Chinese New Year Kids Yoga Class

Via Donna Freeman
on Feb 3, 2011
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I love creating holiday inspired children’s yoga classes. Chinese New Year is an ideal holiday to help young yogis explore the world, celebrate their individual strengths and increase inter-cultural awareness and understanding.

First tell the legend of how the Chinese Zodiac came to be. (Listen to Cora Wen explain this in greater detail in this interview.) Next use a visual for each animal, this could be a photograph, stuffed animal or other object that is child friendly and fun. I created laminated cards with a graphic of each animal, its name in Chinese characters as well as English, a list of the characteristics of the animal and the years for the animal. I place these cards into a traditional red Chinese gift envelop which I picked up at the local Chinese market.

In turn, children come and choose a card. We then find out who in the class is a tiger, rooster, horse, etc. and discuss the characteristics of that animal and how we can emulate these positive attributes in our own lives. This is especially fun with classes of various ages including Family Yoga classes. Of course we get to practice yoga by becoming each animal through yoga inspired poses with lots of sounds and animal antics.

Rat – child’s pose (balasana) – charming, intelligent, inquisitive, generous, social

Ox – cow face pose (gomukhasana) – dependable,calm, patient, good listener, hardworking

Tiger – lion pose (simhasana)- powerful, passionate, colourful, vivacious, adventurous

Rabbit – rabbit pose (sasangasana) – graceful, lucky, strong willed, good friend, kind

Dragon – yin variation of runner’s lunge– whimsical, energetic, powerful, loyal, positive

Snake – cobra (bhujangasana) – wise, beautiful, skeptical, deep thinker, graceful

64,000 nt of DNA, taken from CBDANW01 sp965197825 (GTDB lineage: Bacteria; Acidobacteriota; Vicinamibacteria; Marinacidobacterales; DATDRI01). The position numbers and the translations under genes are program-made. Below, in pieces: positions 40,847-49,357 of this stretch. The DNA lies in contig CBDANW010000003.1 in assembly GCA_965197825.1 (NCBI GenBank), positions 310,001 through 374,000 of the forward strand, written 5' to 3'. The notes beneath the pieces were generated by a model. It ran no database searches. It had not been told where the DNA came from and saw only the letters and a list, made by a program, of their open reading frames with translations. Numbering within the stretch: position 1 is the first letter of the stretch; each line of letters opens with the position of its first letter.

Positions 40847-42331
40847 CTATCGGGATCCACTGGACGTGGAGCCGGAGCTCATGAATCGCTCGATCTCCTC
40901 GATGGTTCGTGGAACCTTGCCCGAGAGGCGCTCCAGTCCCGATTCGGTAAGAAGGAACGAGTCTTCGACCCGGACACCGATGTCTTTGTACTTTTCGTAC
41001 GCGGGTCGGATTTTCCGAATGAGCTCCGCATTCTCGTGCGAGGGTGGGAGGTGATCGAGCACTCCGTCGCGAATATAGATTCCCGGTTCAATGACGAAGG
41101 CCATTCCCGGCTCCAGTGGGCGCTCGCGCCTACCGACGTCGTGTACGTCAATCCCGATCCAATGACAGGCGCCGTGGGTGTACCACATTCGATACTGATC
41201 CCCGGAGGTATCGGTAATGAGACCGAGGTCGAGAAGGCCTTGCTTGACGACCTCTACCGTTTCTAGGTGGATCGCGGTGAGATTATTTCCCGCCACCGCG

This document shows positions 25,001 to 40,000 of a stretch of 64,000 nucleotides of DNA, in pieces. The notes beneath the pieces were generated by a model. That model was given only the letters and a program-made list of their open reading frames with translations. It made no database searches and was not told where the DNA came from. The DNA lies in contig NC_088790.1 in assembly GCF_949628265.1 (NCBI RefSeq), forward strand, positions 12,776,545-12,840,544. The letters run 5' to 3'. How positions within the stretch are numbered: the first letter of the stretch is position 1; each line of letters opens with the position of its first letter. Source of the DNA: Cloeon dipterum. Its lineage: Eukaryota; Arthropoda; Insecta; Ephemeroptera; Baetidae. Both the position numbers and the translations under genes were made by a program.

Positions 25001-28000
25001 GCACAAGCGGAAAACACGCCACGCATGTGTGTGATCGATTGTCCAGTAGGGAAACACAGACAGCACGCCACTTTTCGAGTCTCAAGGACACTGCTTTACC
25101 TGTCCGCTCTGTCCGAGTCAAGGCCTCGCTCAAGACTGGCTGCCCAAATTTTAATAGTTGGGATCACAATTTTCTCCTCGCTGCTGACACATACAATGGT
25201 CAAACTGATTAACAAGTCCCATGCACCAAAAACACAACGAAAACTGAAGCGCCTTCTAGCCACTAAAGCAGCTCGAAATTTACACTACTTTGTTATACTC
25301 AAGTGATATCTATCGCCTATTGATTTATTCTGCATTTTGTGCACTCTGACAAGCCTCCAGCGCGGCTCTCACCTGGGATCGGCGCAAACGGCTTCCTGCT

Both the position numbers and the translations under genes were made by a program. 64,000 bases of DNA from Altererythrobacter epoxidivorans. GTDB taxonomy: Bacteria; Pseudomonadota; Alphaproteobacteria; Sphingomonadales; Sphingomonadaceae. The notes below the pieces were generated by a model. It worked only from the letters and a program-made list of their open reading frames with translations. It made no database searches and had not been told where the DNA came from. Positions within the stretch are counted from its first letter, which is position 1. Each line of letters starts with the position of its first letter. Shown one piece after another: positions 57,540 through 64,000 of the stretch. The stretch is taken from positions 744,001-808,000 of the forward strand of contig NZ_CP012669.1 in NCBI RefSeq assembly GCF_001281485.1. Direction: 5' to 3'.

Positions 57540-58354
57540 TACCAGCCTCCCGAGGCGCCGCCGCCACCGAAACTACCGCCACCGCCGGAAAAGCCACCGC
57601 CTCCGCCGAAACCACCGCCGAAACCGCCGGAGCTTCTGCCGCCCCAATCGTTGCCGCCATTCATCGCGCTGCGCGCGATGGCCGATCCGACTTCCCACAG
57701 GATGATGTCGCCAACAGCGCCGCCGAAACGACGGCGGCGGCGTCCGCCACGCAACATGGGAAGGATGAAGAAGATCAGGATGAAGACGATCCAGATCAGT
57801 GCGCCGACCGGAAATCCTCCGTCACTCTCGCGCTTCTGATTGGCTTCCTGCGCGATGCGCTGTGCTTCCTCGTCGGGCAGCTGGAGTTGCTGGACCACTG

Horse – shiva & shakti kicks – cheerful, popular, loves outdoors, quick-witted

Goat/Sheep – table pose with bleating – trusting, artistic, gentle, generous, lucky

Monkey – wide squat with monkey antics – flexible, clever, sociable, confident, inventive

Rooster – low squat basic chicken strut (available to all) or for the energetic rooster pose(kukkutasana) – self-assured, organized, dedicated, meticulous, leader

Dog – downward facing dog pose (adho mukha savanasana) – honest, intelligent, loyal, friendly, fearless

Boar – table pose with a twist (looking for your curly tail) – honest, popular, seeks harmony, thoughtful, integrity

If you have time a simple craft project is paper Chinese lanterns.

Teach the children how to wish one another Happy New Year in Chinese – Gong Xi Fa Cai (Mandarin) or Gong Hey Fat Choy (Cantonese) with the appropriate hand gesture.

To finish off relax in corpse pose with a lovely guided visualization based on lanterns which guide our way and light our path since Chinese New Year is in fact is the Chinese Spring Festival which culminates with the Lantern Festival.  

For more ideas on celebrating holidays with yoga check out these ideas at Valentine’s, Cinco de Mayo,  Halloween.


About Donna Freeman

Teacher, author and expert on yoga for kids and teens, Donna Freeman firmly believes that yoga can be done anywhere, by anyone, at anytime. She grew up in British Columbia, Canada but was introduced to yoga while living in Cape Town, South Africa during her nomad years. She is currently learning acroyoga with her kids and enjoys practicing tadasana while pumping gas or washing dishes. Bob Weisenberg describes her book Once Upon a Pose: A Guide to Yoga Adventure Stories for Children as indispensible. For more about yoga for kids and teens visit her website or the facebook page


6 Responses to “Chinese New Year Kids Yoga Class”

  1. […] For ideas on celebrating the Chinese New Year with children visit Chinese New Year Kids Yoga Class. […]

  2. […] This post was mentioned on Twitter by theyogatrap and Donna Freeman, Red Fox. Red Fox said: Chinese New Year Kids Yoga Class […]

  3. Love this. Will test out on Grandkids coming to town this weekend.

  4. Trish Adkins says:

    I love this too! I am doing it tonight with my 10 year old students. So excited. Thank you so much for sharing.

  5. Cheryl says:

    Fantastic, Donna!

  6. Jeannie Hyson says:

    I’m just glad that my 3.5-year-old is finally interested in singing on-key! (I attribute that to the fact that we haven’t been able to visit with totally-off-key grandma for a month or so… yes, I *am* a snob, but Jane already knew that. )